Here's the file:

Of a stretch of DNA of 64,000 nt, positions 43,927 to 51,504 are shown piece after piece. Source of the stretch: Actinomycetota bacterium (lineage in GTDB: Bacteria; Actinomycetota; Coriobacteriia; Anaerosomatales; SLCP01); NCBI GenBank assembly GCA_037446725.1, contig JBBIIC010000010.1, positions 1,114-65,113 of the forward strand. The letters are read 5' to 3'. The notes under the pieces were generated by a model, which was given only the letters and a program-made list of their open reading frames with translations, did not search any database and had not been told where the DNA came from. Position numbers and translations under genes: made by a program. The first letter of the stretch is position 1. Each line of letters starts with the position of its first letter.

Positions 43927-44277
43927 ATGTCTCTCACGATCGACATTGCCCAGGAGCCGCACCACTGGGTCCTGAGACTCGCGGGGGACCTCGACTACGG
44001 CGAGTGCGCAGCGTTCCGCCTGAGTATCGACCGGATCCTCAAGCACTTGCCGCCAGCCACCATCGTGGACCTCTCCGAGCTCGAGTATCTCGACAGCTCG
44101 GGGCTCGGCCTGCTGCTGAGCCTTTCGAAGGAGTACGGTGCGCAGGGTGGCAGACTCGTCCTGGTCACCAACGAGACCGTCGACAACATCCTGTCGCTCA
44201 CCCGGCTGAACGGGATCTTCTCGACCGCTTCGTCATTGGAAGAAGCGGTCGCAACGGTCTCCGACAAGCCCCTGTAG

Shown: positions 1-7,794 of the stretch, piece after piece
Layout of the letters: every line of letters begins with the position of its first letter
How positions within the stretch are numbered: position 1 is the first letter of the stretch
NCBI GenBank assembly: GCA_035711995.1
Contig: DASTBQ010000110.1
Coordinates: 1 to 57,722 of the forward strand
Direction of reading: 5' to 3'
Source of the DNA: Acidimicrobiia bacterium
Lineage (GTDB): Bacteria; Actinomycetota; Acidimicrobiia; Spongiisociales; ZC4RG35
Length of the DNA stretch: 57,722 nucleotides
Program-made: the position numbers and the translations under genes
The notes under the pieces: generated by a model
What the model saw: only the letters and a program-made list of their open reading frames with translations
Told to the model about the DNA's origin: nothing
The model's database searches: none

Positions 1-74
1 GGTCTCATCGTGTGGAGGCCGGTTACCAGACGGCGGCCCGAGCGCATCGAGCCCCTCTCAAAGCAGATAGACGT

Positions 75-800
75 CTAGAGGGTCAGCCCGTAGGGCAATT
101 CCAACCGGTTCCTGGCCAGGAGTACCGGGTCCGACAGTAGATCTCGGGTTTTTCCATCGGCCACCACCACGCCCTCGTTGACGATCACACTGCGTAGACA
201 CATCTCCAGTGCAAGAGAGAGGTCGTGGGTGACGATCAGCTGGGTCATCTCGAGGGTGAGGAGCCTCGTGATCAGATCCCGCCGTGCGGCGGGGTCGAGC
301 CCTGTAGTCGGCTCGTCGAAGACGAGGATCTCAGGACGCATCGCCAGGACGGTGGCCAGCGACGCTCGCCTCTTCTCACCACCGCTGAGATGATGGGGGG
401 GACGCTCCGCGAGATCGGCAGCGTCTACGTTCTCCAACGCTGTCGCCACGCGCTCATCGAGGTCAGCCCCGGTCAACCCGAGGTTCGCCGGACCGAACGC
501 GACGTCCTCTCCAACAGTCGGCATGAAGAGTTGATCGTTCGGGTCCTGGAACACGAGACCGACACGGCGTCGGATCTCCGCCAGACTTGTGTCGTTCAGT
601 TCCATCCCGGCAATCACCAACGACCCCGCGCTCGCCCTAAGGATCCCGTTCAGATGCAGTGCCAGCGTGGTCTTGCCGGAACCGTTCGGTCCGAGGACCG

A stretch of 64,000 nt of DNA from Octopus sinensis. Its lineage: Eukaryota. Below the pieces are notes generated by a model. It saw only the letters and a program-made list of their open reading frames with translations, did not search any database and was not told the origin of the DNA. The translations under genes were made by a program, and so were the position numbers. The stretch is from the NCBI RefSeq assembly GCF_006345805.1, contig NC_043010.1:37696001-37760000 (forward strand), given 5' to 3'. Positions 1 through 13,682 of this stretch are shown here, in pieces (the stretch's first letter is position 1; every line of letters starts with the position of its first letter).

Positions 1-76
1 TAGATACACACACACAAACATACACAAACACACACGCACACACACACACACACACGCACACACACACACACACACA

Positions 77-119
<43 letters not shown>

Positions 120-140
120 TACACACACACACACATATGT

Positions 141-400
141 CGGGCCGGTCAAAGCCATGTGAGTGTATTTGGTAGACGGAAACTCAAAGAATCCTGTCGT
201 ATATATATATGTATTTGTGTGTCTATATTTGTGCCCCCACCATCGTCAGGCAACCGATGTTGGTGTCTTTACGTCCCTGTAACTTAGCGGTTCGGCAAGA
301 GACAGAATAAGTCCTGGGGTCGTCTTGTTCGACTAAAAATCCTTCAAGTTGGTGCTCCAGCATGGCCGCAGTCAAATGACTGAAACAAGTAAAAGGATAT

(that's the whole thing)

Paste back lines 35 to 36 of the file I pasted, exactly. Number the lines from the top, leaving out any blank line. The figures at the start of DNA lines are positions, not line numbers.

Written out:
Positions 77-119
<43 letters not shown>